It ain’t trickin if you got it

by Kristina Tahnyak on September 1, 2014 · 4 comments


That’s a hip way to say it’s OK to spend money if you have it.  I have to tell you I’m not so sure.  Maybe As you know I work in finance aka the land of corporate douche bags.  Every single day I am surrounded by men in $2000 suits – I know this because I have to hear them talk about the cost of their wardrobe on the 19 floor elevator ride up to my office.

Every single day I eat lunch in a room full of men who have nothing more to talk about than how much money they made the day before.  Please don’t get me wrong I’m not hating on them because they have money.  I’m hating on them because they feel the need to talk about how much money they have.

Is it taboo to talk about your money?

It’s sad to think that we live in a materialistic world where all that matters is how much you paid for your car, the price of your home and the value of your investment portfolio.  As a financial planner I have said it time and time again that I live in a world ruled by money.

My friends and I are very open with money – because we all work in personal finance.  When we go on vacation together we always factor in the cost, before we decide to eat at a restaurant we make sure everyone can afford it and before we buy any gifts we all set a spending limit.  That’s just how we roll.  We all openly talk about money, we just don’t talk about our own money.

Never is it OK to brag about how much money you earn, how much money you have and how much money you spend.  However some people may disagree with me.  Just like I would brag about buying a brand new handbag at a great discount price someone who paid full price for a gorgeous new handbag should also be able to brag about it, shouldn’t they?

Should you spend money just because you can?

In my (humble) opinion the answer is no.  Just because you have money doesn’t mean you should overspend.  Spending money on things you love, places you want to go and experiences you want to have is OK because that’s what money is for.  However overspending on things just because you have money to spend is just not smart.

I am not going to tell anyone how to spend their money, unless they ask for my professional opinion, but let me give you a perfect example.  My co-worker is going to New York City for the weekend and when I asked her where she’s staying she said “Oh I like to stay in midtown, we’re staying at the Double Tree in Times Square.  It’s costing $1000 but it will be worth it.”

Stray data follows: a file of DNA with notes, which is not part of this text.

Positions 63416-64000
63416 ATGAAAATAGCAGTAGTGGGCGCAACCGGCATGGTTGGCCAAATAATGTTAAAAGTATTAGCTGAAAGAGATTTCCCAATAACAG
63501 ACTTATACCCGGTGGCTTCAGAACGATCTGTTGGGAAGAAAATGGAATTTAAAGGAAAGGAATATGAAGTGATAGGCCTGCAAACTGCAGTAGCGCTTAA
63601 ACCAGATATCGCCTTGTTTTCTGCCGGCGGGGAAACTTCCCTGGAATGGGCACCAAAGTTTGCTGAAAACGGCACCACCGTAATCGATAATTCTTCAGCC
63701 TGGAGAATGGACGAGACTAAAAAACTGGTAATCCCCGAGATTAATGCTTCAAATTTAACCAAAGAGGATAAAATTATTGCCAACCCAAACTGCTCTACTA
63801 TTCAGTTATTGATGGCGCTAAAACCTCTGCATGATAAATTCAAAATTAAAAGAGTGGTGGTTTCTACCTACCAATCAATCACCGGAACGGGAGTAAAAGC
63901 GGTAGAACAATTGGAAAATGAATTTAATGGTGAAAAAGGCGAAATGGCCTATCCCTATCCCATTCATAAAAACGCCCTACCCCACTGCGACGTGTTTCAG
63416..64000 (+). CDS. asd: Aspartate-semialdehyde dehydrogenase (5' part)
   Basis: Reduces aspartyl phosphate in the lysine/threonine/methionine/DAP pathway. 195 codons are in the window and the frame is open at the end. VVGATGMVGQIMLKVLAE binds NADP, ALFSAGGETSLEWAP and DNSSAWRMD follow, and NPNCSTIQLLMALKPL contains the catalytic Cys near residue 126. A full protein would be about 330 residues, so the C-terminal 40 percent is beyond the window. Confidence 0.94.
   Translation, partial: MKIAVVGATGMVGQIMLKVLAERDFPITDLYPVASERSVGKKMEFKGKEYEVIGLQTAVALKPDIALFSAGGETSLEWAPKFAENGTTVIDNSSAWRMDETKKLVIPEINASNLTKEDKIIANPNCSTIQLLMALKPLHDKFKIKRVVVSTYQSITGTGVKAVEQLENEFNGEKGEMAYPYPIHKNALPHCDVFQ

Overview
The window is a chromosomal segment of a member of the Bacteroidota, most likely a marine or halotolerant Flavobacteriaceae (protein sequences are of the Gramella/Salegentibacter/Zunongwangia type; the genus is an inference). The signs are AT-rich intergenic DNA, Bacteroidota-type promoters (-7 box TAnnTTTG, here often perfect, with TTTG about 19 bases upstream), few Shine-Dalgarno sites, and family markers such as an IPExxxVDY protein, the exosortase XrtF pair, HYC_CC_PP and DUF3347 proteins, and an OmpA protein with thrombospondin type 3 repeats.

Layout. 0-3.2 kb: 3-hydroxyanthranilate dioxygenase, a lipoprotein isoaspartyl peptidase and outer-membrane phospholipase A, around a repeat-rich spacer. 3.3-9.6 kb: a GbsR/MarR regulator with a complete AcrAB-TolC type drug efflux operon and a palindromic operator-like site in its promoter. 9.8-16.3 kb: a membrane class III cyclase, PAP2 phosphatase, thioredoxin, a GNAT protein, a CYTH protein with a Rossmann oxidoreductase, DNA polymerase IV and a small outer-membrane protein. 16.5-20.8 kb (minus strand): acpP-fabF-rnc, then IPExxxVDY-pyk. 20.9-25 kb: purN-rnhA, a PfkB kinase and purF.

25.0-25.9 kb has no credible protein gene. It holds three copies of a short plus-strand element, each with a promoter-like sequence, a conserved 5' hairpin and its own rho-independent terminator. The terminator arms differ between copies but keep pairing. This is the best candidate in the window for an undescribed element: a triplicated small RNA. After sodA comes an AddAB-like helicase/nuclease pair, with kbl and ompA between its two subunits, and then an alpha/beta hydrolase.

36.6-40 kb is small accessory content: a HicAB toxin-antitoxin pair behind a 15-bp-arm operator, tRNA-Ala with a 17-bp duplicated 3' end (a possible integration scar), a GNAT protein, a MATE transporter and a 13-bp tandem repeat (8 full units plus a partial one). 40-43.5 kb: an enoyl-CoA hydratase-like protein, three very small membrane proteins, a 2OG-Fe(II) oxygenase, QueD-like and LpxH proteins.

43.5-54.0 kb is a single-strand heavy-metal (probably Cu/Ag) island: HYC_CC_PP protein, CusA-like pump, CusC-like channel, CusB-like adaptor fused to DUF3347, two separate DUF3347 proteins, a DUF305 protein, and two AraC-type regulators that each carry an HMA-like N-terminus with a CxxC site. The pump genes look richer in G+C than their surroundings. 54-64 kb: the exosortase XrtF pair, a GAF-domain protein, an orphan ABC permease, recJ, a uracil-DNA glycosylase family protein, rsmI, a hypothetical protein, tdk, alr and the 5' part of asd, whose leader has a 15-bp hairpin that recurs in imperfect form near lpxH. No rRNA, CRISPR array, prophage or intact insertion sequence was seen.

I just can’t justify this type of expense, especially since you can get four star hotels on Priceline or Hotwire for $150 a night.  I would definitely pay more to stay closer to where I want to be, but I wouldn’t overpay without looking for a deal just because I have money to spend.

Is it just me or is this crazy?

Photo by Flickr

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{ 4 comments… read them below or add one }

1 Kathy September 1, 2014 at 10:06 am

I’ve found that the people who talk the most probably don’t have much. It’s the big hat no cattle syndrome. Lots of show on the outside with not much to back it up. The book The Millionaire Next Door talks about this in detail.

2 Kassandra @ More Than Just Money September 1, 2014 at 10:47 am

I personally draw the line when it comes to discussing my income and financial details. I don’t see the glory in paying for something at a ridiculous price when you can likely get it for a lot less with a little research. To each their own I guess but I generally don’t enjoy throwing away money.

3 Simon @ strengthenyourshot September 1, 2014 at 10:22 pm

I don’t see the wonder in spending for something at a absurd cost when you can likely get it for a lot less with a little analysis. To each their own I think but I usually don’t appreciate wasting cash.

4 kg September 4, 2014 at 5:00 pm

We all make choices either consciously or not. It comes down to spending your money/currency, if you have it, on things that you truly value. However, perhaps most people aren’t that introspective. We live a working class lifestyle in a working class neighborhood so we think spending $150 on a hotel room is a lot of money. It’s all relative to your lifestyle and earnings.

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